Alternatives to Web 2.0 Summit: Web 2.2 and Wine 2.0

While two reporters staked out news at the Web 2.0 Summit today, a few of us snuck off to other venues.

While two reporters staked out news at the Web 2.0 Summit today, a few of us snuck off to other venues. There's no question that Stefanie Olsen got the juiciest assignment, hanging out at the Wine 2.0 gathering, checking out the in-home winemaking gizmo called the WinePod and tasting the fruits of Crushpad, a "virtual vineyard." This really is way cooler than any social network or Ajax-y what-have-you. I also covered Crushpad in 2005.

Meanwhile, I was down the street at the Web 2.2 "unconference," where this cartoon from Chris Pirillo pretty much captured the mood:


The focus of this gathering was "social media," and I talked with a few entrepreneurs working on projects with very interesting social agendas. For example, Urban Logic's Bruce Cahan is working on the "Means Meter," a service that will let you point your camera phone at the bar code of a product on a store shelf, and then tell you if it's made in a way that matches your values. For example, if the company that makes the product exploits overseas child labor or is made using environmentally unfriendly methods (if those are things you care about), you'd be directed to another product. It sounds like a cool idea, and the core technology exists: There's ScanBuy for reading bar codes and the Alonovo system for matching values with products.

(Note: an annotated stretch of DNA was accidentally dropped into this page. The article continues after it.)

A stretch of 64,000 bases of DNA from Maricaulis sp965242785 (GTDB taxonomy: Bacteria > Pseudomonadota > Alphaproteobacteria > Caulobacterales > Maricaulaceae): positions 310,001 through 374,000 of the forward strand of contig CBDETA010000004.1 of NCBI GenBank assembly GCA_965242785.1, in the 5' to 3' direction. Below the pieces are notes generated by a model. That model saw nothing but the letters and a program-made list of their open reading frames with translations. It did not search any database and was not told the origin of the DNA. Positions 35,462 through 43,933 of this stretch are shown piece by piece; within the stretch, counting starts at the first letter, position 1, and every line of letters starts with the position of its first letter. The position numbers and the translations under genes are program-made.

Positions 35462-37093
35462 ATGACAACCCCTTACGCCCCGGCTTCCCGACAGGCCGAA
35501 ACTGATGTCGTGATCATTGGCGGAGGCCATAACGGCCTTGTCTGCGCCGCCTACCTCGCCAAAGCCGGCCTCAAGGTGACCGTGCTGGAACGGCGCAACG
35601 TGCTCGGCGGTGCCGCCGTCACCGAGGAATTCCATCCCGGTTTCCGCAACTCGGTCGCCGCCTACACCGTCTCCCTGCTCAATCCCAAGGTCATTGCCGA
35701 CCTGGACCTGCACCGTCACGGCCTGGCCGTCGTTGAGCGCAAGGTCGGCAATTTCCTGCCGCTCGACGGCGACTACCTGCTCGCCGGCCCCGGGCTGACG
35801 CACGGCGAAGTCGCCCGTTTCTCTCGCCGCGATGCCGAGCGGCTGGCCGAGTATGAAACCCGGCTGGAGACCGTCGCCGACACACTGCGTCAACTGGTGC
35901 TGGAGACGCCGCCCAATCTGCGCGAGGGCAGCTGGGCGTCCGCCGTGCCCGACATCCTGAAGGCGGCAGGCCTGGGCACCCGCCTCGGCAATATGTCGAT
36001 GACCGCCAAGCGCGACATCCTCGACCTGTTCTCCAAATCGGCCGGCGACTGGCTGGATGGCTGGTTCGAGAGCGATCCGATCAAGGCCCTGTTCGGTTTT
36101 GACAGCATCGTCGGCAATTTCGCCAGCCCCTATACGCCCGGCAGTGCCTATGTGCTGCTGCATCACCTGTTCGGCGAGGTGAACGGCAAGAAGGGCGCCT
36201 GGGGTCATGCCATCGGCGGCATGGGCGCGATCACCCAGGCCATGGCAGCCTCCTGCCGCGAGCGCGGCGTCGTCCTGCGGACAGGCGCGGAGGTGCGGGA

Then there's HealthXY's Mepath, which has the ambitious goal of creating publicly-run drug trials, of a sort: CEO James Littlejohn told me he wants to create a system that allows medication users--for example, allergy sufferers--to compare their experiences. The ultimate goal is to correlate this information with various biometric data, such as individuals' genomes; sell this to the big pharma companies; and pay the people who are contributing for their slice of the data--all while establishing social networks so that people can find others with symptoms and experiences similar to theirs. See also: MyDecide, a personal decision making service that's also in very early testing, and the Experience Project, which I covered two months ago.

About the author

Rafe Needleman reviews mobile apps and products for fun, and picks startups apart when he gets bored. He has evaluated thousands of new companies, most of which have since gone out of business.


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